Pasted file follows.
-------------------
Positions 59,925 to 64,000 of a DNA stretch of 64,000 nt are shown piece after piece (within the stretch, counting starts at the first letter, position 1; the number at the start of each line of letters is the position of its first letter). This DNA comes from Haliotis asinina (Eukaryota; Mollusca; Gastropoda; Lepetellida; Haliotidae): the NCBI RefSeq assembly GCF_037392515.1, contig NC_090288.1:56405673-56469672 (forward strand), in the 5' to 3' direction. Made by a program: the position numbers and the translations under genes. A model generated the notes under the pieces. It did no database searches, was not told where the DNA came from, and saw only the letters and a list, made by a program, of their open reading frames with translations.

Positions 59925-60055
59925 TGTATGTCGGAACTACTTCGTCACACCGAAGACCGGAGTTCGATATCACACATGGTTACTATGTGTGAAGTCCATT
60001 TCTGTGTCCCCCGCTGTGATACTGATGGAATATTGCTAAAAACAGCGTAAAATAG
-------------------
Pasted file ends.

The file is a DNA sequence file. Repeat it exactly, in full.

Positions 59,925 to 64,000 of a DNA stretch of 64,000 nt are shown piece after piece (within the stretch, counting starts at the first letter, position 1; the number at the start of each line of letters is the position of its first letter). This DNA comes from Haliotis asinina (Eukaryota; Mollusca; Gastropoda; Lepetellida; Haliotidae): the NCBI RefSeq assembly GCF_037392515.1, contig NC_090288.1:56405673-56469672 (forward strand), in the 5' to 3' direction. Made by a program: the position numbers and the translations under genes. A model generated the notes under the pieces. It did no database searches, was not told where the DNA came from, and saw only the letters and a list, made by a program, of their open reading frames with translations.

Positions 59925-60055
59925 TGTATGTCGGAACTACTTCGTCACACCGAAGACCGGAGTTCGATATCACACATGGTTACTATGTGTGAAGTCCATT
60001 TCTGTGTCCCCCGCTGTGATACTGATGGAATATTGCTAAAAACAGCGTAAAATAG